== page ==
And at the time from the Balkans, from the Caucasus, there were millions of Muslim Turks who were displaced, who were having to come to travel to Turkey, and there were many losses as they traveled. So the losses there took place during the chaotic times of the situation then.
But when the Turkish republic — the modern republic was established, the Turkish republic did not create this into big issue in order not to create greater hatred or hostility in future generations. But unfortunately, these issues politically, especially by the diaspora, have been brought to the agenda as a way to perhaps cling to their identity.
And our view to that has been that we should let the historians, the experts on the subject, sit down and talk about this issue. We are ready to face the realities, the facts. It cannot be the politicians and the legal experts who can make decisions here as to what happened when, under what conditions, and who lost more lives, and who is right and who is wrong. It is not a parliamentarian, a politician, who can make a decision on this without knowing the circumstances to the situation.
So that’s why we suggested that a joint history commission be established and that we would agree to the results or the conclusions of this commission. And Turkey opened — made its archives available for that purpose.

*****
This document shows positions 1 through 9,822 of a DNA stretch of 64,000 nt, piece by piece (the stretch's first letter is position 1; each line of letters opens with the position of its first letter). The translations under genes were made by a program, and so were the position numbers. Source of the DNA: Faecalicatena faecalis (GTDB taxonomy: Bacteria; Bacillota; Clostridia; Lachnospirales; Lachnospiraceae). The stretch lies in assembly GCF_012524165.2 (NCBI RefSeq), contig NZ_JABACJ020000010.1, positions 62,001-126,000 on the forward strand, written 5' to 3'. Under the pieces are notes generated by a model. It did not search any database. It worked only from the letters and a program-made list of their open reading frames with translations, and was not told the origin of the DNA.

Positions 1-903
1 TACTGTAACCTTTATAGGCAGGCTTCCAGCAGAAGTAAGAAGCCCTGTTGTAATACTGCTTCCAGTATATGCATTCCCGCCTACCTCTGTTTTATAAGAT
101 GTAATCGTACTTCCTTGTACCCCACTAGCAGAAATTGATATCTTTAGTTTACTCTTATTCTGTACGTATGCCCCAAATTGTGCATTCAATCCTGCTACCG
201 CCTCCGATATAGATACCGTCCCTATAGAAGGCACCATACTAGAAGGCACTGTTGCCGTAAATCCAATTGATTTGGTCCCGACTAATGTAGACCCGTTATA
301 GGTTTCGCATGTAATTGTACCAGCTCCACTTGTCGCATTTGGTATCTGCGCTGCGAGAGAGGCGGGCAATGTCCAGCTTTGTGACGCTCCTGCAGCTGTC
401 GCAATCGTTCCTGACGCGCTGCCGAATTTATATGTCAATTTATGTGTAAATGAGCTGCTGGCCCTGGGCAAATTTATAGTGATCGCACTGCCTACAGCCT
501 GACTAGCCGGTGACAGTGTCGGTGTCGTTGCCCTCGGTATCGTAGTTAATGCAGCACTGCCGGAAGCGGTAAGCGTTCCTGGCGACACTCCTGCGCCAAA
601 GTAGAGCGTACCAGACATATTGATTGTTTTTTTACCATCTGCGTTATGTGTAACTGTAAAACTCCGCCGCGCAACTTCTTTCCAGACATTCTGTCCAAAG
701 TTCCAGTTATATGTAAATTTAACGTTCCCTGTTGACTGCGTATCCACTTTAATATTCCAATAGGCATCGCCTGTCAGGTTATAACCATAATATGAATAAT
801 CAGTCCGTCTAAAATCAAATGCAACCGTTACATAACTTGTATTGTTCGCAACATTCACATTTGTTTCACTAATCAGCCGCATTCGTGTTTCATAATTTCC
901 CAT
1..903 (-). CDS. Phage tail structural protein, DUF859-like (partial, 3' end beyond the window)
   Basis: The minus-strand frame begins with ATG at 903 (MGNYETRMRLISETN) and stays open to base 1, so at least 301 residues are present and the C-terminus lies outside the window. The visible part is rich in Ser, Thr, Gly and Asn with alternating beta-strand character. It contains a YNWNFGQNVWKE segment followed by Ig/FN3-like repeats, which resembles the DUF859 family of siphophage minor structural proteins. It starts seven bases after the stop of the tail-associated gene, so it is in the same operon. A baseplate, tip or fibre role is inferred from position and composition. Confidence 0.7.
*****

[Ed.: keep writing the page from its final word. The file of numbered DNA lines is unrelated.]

And we invited everyone, including the Armenians, and we took one more step forward and we said that if another country, for example, the United States or France, if they are very much interested in this issue, then they, too, could be a part of this joint commission and we would be ready to listen to the conclusions of that commission.
We, as Turkey, we would like to have good relations with all the countries in our region. Our relations with Armenia, unfortunately, did not exist so much, although there are some Armenian citizens in Turkey now — there are more than 70,000 Armenians who work — live in Turkey, who send money back to their families and there are some cultural activities. But we didn’t have other relations. And our goal in order to normalize these relations, as Mr. President has just said, we initiated some discussions to normalize relations and we would like to see a good resolution of these discussions.
No doubt there’s a new situation in the Caucasus. We saw how potential events could flare up in the Caucuses last year. So it’s important that in this process we work together to try to resolve the issues in the Caucasus. We should work to resolve issues between Armenia and Azerbaijan, and all the conflict in the region so that the area becomes fertile ground for greater cooperation.
And we have a lot of work, with the best of intentions, in that regard, and I do believe that when we reach a conclusion we will have resolved many issues.